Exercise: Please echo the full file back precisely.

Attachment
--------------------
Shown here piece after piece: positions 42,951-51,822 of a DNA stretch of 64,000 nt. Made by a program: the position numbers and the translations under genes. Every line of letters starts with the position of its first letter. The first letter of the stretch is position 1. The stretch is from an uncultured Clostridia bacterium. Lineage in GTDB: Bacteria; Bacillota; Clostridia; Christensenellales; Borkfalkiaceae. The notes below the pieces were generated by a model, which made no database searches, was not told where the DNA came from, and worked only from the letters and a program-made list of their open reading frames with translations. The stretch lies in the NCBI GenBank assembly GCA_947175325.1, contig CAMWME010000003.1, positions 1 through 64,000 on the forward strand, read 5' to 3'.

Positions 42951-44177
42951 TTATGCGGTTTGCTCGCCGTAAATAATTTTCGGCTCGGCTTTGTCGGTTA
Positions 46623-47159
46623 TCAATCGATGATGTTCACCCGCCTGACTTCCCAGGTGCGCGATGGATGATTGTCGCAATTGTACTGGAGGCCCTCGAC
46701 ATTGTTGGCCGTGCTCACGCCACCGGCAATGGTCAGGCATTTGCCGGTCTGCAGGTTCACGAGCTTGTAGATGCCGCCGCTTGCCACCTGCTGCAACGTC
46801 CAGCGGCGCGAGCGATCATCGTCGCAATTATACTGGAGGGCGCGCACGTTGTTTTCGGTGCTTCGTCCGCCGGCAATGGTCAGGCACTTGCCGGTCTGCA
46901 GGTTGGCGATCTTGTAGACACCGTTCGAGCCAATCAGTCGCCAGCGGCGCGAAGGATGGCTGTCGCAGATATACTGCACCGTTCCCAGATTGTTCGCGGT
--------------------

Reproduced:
Shown here piece after piece: positions 42,951-51,822 of a DNA stretch of 64,000 nt. Made by a program: the position numbers and the translations under genes. Every line of letters starts with the position of its first letter. The first letter of the stretch is position 1. The stretch is from an uncultured Clostridia bacterium. Lineage in GTDB: Bacteria; Bacillota; Clostridia; Christensenellales; Borkfalkiaceae. The notes below the pieces were generated by a model, which made no database searches, was not told where the DNA came from, and worked only from the letters and a program-made list of their open reading frames with translations. The stretch lies in the NCBI GenBank assembly GCA_947175325.1, contig CAMWME010000003.1, positions 1 through 64,000 on the forward strand, read 5' to 3'.

Positions 42951-44177
42951 TTATGCGGTTTGCTCGCCGTAAATAATTTTCGGCTCGGCTTTGTCGGTTA
Positions 46623-47159
46623 TCAATCGATGATGTTCACCCGCCTGACTTCCCAGGTGCGCGATGGATGATTGTCGCAATTGTACTGGAGGCCCTCGAC
46701 ATTGTTGGCCGTGCTCACGCCACCGGCAATGGTCAGGCATTTGCCGGTCTGCAGGTTCACGAGCTTGTAGATGCCGCCGCTTGCCACCTGCTGCAACGTC
46801 CAGCGGCGCGAGCGATCATCGTCGCAATTATACTGGAGGGCGCGCACGTTGTTTTCGGTGCTTCGTCCGCCGGCAATGGTCAGGCACTTGCCGGTCTGCA
46901 GGTTGGCGATCTTGTAGACACCGTTCGAGCCAATCAGTCGCCAGCGGCGCGAAGGATGGCTGTCGCAGATATACTGCACCGTTCCCAGATTGTTCGCGGT